Think entertainment, information and efficiency when selecting technologies for the most popular room of the house.In which room in the house do you spend most of your time? The bedroom, bathroom or living room? Chances are in the age of fast-paced living and complex lives, particularly in the urban environment, the room you really spend most of your quality time in the kitchen.
All roads lead to the kitchen – bills, memos and shopping lists are posted on the fridge, after work wind-downs are held during the cooking of meals and children do their homework but none of this can be done without an adequately organised ‘hub’.
To cope with such a complex amount of must-do tasks creating a system to allow all these things to be done both easily and efficiently is the ideal. Automation is the key word, one system to control all the elements of the home, and what better place for that to exist than in the ‘hub of the home’.
From the ‘hub’ we need to create a command centre for the rest of the home, a one-stop shop for all the important elements – security, climate control, entertainment, communications (both internal and external), lighting and naturally each of the appliances essential to the kitchen environment, including cooking, refrigeration and food storage.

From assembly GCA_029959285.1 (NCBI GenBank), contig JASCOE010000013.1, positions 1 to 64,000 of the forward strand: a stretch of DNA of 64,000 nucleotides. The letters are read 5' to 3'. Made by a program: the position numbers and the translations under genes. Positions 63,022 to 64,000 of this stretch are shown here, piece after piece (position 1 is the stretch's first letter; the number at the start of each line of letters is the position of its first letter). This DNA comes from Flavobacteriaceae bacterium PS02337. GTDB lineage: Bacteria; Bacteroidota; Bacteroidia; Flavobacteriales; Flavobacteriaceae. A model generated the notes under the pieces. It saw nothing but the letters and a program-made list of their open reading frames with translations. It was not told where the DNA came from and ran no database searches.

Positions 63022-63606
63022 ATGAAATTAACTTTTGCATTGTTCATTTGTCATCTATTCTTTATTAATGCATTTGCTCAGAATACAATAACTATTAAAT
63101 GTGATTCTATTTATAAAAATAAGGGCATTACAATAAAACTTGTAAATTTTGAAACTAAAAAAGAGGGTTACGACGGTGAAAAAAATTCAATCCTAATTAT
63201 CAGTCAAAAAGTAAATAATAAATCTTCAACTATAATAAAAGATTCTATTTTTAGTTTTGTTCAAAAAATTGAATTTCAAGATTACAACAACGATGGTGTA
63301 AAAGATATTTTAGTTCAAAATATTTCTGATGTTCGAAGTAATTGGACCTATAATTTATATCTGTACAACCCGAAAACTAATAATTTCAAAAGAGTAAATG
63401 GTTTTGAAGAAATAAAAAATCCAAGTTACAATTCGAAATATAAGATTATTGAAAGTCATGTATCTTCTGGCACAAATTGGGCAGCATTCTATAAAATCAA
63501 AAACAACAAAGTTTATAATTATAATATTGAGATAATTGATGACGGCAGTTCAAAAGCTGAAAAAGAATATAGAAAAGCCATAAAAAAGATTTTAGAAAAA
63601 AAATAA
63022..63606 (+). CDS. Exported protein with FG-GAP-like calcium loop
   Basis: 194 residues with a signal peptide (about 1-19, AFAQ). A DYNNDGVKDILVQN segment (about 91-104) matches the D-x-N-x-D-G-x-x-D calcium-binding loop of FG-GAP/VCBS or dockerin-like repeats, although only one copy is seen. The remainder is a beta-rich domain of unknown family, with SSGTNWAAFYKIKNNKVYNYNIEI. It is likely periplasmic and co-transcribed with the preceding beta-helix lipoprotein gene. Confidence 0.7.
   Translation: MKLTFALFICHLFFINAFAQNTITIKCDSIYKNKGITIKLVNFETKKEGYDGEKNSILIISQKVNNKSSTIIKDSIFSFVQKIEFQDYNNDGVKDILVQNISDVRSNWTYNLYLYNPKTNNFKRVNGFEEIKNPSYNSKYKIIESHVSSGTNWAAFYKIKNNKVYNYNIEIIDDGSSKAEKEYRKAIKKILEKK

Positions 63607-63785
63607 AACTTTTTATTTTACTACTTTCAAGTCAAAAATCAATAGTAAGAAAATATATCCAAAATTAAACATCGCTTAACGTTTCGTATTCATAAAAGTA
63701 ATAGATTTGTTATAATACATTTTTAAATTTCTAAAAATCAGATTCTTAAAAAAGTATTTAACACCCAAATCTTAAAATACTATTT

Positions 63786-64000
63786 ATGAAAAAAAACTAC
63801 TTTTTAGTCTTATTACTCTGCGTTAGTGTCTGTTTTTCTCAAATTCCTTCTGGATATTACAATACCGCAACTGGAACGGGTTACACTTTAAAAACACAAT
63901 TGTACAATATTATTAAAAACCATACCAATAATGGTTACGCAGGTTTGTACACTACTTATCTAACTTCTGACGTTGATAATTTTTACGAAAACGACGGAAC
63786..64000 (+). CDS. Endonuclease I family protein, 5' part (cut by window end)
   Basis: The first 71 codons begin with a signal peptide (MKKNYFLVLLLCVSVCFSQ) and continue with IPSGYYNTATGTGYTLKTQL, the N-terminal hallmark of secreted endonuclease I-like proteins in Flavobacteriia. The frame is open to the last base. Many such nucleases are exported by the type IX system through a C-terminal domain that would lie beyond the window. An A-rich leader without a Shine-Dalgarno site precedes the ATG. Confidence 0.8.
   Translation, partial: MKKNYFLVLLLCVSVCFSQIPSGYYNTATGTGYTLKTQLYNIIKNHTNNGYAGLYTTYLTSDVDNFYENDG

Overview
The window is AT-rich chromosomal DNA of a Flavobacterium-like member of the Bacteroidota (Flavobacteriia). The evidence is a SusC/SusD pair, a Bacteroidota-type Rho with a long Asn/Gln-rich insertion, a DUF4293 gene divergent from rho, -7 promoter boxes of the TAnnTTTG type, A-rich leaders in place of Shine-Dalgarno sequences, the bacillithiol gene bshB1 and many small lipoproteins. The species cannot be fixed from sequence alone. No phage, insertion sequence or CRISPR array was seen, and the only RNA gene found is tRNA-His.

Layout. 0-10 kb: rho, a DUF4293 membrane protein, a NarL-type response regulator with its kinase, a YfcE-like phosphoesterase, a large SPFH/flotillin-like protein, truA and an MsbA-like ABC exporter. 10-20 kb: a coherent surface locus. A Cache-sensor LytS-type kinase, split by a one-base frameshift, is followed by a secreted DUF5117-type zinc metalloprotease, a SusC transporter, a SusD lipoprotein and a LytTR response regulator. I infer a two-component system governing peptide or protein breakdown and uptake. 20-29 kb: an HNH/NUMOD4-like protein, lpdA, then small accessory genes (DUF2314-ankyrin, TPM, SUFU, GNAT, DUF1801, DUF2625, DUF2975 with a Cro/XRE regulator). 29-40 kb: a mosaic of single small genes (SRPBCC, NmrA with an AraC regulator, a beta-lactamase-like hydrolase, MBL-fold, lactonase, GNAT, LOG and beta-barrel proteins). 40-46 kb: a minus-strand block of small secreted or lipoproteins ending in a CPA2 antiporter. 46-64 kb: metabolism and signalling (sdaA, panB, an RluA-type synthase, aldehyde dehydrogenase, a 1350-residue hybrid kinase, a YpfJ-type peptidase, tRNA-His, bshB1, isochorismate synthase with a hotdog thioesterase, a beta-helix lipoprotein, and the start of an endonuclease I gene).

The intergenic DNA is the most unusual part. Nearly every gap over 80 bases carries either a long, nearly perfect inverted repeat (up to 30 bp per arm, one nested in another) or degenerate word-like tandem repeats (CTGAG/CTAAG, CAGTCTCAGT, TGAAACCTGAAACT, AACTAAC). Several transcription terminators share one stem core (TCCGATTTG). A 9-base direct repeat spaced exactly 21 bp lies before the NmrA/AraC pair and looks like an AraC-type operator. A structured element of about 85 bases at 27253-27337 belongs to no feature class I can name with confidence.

Space-saving is a must however, also a must is keeping the hub stress-free and designed in such a way it is easy for the occupants to all exist in what is in many homes a cramped space.
No longer just for the movies
Manufacturers such as LG, Fisher & Paykel and Miele, just to name a few, have all started to produce these smart appliances in readiness for the Australian market coming online. Check out the LG website (www.lge.com.au) for a tour of its Digital home.network is just one example of the vastly expanding area of smart appliances and there are many more to come.
Smaller appliances, while not usually on the automated network like the bigger variety, continue to astound with new and improved options hitting the shelves at every turn. Coffee machines which wake you with a hot cuppa, toasters that can do everything except butter your toast and ovens which can both defrost and cook your meal without having to touch it twice are all already a reality. And as a bonus, the majority of them are affordable for the everyday person.